Write about whatever you want to; “anything at all . . . as long as you tell the truth.” By truth, he means the things the heart knows. He says, “The job of fiction is to find the truth inside the story’s web of lies, not to commit intellectual dishonesty in the hunt for the buck.” People want to read stories in which they recognize themselves, in which they hear “strong echoes of (their own lives) and beliefs.”

Somehow, King gives me confidence that maybe I can improve my writing. What I have been lacking is the serious commitment part. I’ve been the one who takes care of every other little problem first and then I get around to writing, if there’s still time. I hereby commit myself to write at least 1,000 words every day . . . well, lots of days, anyway. King says there’s a sort of “redemptive power of writing that I had long felt but never articulated.” I think he is right.

*The picture comes from

Thursday Thirteen: Books a Wanna-Be Writer Needs

Thirteen great books that should be on the shelves of people who want to be writers:

1. The Bible

2. A concordance so you can find what you’re looking for

3. A big, fat dictionary

4. A thesaurus that’s almost as fat

5. Strunk & White’s Elements of Style

6. William Zinsser’s On Writing Well, the 30th anniversary edition

7. Stephen King’s On Writing: A Memoir of the Craft

8. Eudora Welty’s One Writer’s Beginnings

9. Zinsser’s Writing about Your Life: A Journey into the Past

10. Natalie Goldberg’s Writing Down the Bones

11. Jerry Jenkins’s Writing for the Soul

And then about a hundred wonderful books that you love, for example, these and/or many that are like the kinds of things you want to write:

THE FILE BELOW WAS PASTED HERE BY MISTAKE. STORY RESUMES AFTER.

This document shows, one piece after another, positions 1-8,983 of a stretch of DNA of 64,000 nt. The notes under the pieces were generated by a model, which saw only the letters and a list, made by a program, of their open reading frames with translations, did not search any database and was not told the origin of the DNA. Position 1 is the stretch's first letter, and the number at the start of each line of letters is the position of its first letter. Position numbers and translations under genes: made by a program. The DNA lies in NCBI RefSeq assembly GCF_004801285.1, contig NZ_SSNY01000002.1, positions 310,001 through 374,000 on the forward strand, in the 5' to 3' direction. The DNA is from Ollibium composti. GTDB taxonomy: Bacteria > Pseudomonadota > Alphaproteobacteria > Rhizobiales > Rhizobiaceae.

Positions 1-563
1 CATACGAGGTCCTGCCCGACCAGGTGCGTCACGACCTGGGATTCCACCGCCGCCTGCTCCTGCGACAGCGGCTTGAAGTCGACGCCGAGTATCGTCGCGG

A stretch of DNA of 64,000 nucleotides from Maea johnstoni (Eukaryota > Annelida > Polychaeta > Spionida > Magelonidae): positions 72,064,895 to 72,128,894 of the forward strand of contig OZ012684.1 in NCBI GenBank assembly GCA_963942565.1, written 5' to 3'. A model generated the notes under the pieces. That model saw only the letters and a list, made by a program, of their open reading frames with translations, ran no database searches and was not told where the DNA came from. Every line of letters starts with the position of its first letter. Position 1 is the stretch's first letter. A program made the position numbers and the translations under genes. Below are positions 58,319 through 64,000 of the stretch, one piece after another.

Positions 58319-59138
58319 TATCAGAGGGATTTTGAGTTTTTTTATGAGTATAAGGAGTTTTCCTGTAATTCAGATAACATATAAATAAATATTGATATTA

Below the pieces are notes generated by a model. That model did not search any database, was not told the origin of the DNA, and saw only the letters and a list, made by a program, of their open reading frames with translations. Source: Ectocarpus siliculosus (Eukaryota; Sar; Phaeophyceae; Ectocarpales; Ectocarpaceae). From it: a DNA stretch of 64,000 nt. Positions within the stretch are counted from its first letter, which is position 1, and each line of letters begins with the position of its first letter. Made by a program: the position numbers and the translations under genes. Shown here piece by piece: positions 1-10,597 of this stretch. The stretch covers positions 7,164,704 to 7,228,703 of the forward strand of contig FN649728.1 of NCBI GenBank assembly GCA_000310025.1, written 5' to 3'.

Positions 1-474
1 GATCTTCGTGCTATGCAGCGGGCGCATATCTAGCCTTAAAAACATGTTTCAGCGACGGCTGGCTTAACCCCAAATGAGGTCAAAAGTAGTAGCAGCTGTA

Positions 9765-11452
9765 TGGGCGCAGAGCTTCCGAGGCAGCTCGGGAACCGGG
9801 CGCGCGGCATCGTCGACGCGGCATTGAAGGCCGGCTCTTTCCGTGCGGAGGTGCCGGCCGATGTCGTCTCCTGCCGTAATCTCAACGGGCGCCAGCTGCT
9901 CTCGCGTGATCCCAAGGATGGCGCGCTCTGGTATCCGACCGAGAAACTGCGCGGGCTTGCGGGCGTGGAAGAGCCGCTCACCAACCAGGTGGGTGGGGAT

12. Elie Wiesel’s Night

13. Victor Hugo’s Les Miserables

Thursday, July 05, 2007

Do This in Remembrance of Me

I just got home from the last session of the Bible study I’ve been in this year—lesson 32 of Disciple 3: Remember Who You Are. It was a wonderful study, the best yet of the Disciple series.

We had a covered dish dinner and then we did our lesson. After we finished talking about the readings for this week, we had communion together, using a beautiful handmade chalice and dish, grape juice, and a small loaf of homemade bread. We had communion by intinction which is explained at this very good linked site, in case you want to read about it (scroll down, down); to do that, we took a pinch of bread and dipped it into the juice.

Our pastor’s wife made the communion cup and plate on a potter’s wheel, using lumps of clay. She made the colors herself, experimenting until she got them just right, so that after they were fired in the kiln, they would look the way she wanted them to look.

The inside of the chalice is dark red, exactly the shade of red grape juice or wine. On the outside, the dark red appears spilled down the side, and it fades into a lighter shade of the same color. The deep red becomes a light wheat color. Then the bottom of the cup is blue, the shade of the deepest sky blue.

To me, the red symbolizes the blood of Christ held in the chalice and the “wheat” shade, his body in the bread. In communion, we remember. We pledge ourselves again to love him, to live our lives for him.

I always think of Jesus offering the cup to his disciples, saying “This cup is the new covenant in my blood, which is poured out for you.” He told them, “Do this in remembrance of me.”

What is the new covenant? It was the new agreement instituted by God through Jesus that people would no longer have to engage in animal sacrifice to have their sins forgiven. Jesus would be the ultimate sacrifice, given by God, for the forgiveness of human sin. It’s a marvelous, no-strings-attached gift to us.